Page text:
Classic Rock Review

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The Who Join Together (1990)

The-Who-Join-Together-40070From starling.rinet.ru

Ooh! Contrary to rumours and biases, this is much better. After about seven or eight years the remaining members of the band thought it might be nice to make some easy money and offered the faithful this reunion tour. Its purely financial aim was obvious to everybody, and good old Pete even had the courage to openly declare it on stage at one time. By that time Pete himself was already half deaf, played mostly acoustic guitar and relegated electric playing to one Steve Boltz who was a cool guy looking like a punk and playing like a heavy metal musician (he could have fitted well in Europe, don’t you think? The band, not the continent, I mean). The result is painfully predictable: lots of old Who classics are transformed into heavy metal fiestas, while Pete’s guitar is hardly heard at all – which is a shame, since when he does get a chance to play some chords in silence, his skill with the acoustic, nurtured for years, becomes obvious.

Besides that, the band is augmented by miriads of supporting musicians, like an enormous brass section giving the music a mainstream pop effect, three backing vocalists to relieve Pete and John of the necessity to make more efforts, piano wiz “Rabbit” Bundrick to take the place of the tape recorder, and two drummers as a tribute to Keith’s abilities, one of them Simon Philips of once Judas Priest fame. This should have been as horrible as one can ever imagine.

But it isn’t, strange enough, and I still don’t know why. For a certain bunch of reasons I still prefer it over Who’s Last. First of all, it has a nice package, and that’s something: this time each of the two CDs is over sixty minutes long, so it’s at least worth the money. Next: this isn’t a “Greatest Hits Live” any more. The first disc is a complete performance of Tommy which you might laugh at, but you’d keep it in mind that it was still six years before the Isle Of Wight release and no live Tommy was available, so it should have been quite a reasonable move. And shaking off all our biases about how Tommy is supposed to sound live on stage, we can actually enjoy it – especially since they make the good move of not inviting in any particular ‘guest stars’ like Billy Idol, unlike the video version of the tour. One can question the performance’s necessity, but one cannot question the professionalism or even the sincerity displayed therein; or the certain wisened, moving aura that now surrounds Daltrey’s vocal deliveries.

The second CD digs heavily in the backlog, but you only get two or three evergreens, which are the closing ‘Behind Blue Eyes’ and ‘Fooled Again’ – obligatory crowd-pleasers are thus kept to a minimum. Plus, speaking of overlaps, we have ‘Love Reign O’er Me’ once again, but this time it’s certainly intended to correct the mistake made on the previous live album – here Daltrey soars high like he’s supposed to be doing, and even the banal brass section does not sound out of place. In fact, I sometimes prefer this performance to the original: it may have a somewhat more primitive arrangement on here, but there’s no denying the huge, grandiose cathartic effect. (If you doubt it, just watch the spectators all rising from their seats in awe as the band brings the song down with a crash-boom-bang).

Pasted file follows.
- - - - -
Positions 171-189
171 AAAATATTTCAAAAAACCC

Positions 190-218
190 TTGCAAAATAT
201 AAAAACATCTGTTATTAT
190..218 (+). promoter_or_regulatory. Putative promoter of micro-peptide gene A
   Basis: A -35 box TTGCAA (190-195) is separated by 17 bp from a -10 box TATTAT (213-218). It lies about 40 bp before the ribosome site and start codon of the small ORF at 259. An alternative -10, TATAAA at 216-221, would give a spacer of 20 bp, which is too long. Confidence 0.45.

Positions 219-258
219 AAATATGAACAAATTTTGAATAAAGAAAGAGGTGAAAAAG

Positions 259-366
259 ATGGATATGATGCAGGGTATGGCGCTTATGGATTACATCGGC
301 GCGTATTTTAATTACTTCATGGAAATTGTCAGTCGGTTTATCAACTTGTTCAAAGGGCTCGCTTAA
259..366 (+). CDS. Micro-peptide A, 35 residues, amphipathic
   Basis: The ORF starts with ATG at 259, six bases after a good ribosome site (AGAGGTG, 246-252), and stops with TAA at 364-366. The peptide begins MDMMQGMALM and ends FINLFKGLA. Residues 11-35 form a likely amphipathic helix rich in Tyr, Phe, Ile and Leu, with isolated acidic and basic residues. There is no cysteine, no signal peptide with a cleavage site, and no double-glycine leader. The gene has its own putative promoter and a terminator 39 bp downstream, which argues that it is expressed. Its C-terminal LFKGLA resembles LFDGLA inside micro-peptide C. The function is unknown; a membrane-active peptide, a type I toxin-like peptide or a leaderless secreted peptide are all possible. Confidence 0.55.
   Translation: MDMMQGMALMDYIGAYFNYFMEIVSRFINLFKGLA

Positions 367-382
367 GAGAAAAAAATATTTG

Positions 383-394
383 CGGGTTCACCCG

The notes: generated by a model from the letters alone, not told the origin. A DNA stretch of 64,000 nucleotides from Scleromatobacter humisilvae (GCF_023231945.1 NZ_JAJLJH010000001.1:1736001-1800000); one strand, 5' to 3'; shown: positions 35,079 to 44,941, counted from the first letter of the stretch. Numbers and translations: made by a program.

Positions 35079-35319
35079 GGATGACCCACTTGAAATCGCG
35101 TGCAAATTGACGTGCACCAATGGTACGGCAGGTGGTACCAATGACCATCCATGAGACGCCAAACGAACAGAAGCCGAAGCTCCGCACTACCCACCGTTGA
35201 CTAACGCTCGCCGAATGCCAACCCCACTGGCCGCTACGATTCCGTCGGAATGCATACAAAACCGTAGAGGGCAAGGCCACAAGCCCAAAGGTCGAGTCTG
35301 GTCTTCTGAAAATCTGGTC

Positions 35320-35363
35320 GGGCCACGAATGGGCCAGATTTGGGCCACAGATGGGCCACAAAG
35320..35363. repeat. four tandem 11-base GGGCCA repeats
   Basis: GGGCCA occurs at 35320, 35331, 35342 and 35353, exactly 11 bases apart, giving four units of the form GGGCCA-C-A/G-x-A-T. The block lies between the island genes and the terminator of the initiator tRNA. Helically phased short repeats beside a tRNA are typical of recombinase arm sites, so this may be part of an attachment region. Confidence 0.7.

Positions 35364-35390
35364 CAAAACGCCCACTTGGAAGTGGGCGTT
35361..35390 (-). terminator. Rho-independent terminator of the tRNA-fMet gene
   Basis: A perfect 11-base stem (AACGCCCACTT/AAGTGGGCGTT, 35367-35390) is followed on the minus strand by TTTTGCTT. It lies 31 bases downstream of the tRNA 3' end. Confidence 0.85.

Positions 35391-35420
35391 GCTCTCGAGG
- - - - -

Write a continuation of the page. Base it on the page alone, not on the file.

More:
And the others? ‘5:15’, ‘I Can See For Miles’, ‘Join Together’, ‘You Better You Bet’; all performed with a flair and none of them featured on any previous live albums (‘I Can See For Miles’, in fact, was performed live for the first time since a couple tentative performances in 1967 – the song always needed two guitars, so Townshend couldn’t bring it in until Steve Boltz joined). And Entwistle gets to sing ‘Trick Of The Light’ instead of the everpresent ‘Boris The Spider’.

Plus, we have some Townshend solo stuff – starting with ‘Eminence Front’ (well, I know it is a Who song, but it sounds solo to me and everybody else), and continuing with some of his big hits like ‘Face The Face’, ‘Rough Boys’, and ‘A Little Is Enough’.

In a technical sense, the performances are flawless (and I do make an emphasis on technically – like I said, lots of them sound nothing like The Who, and some sound rather like, well, Judas Priest). Too flawless, in fact – sounding like a machine going on, but blame it on the backing musicians. Entwistle plays his fluent lines better than ever (check out the bass work on ‘Sparks’ and ‘Trick Of The Light’), Pete even conjures a couple old tricks on ‘Fooled Again’ where he agrees to pick up the electric, and this time Daltrey made sure not to have any more problems with his voice: Tommy goes off splendidly, and the rest is even better.

This is an enjoyable album, believe it or not. It’s just that there is absolutely no reason to buy it if you haven’t heard everything else. But it’s really entertaining to hear these versions – for a change. Don’t blame the Who too harshly; they didn’t tear themselves to shreds onstage every night for at least ten years for nothing. They had suffered, and at least they really deserved all that money. Whatever. As for the real pragmatic significance of the album, no Who fan should deprive himself of the pleasure of hearing these particular versions of ‘Love Reign O’er Me’, ‘Trick Of The Light’, ‘Sparks’, and ‘Eminence Front’; not to mention that unless you really wanna pick up the laughable Townshend solo Iron Man LP (which I unfortunately did, so pity me), this is the only place where you’ll find the last true Who classic, ‘Dig’ – a great, wonderfully involving and optimistic pop rocker that ranks with the best songs Pete ever wrote in the Seventies.

March 23, 2013 Posted by | The Who Join Together | | Leave a comment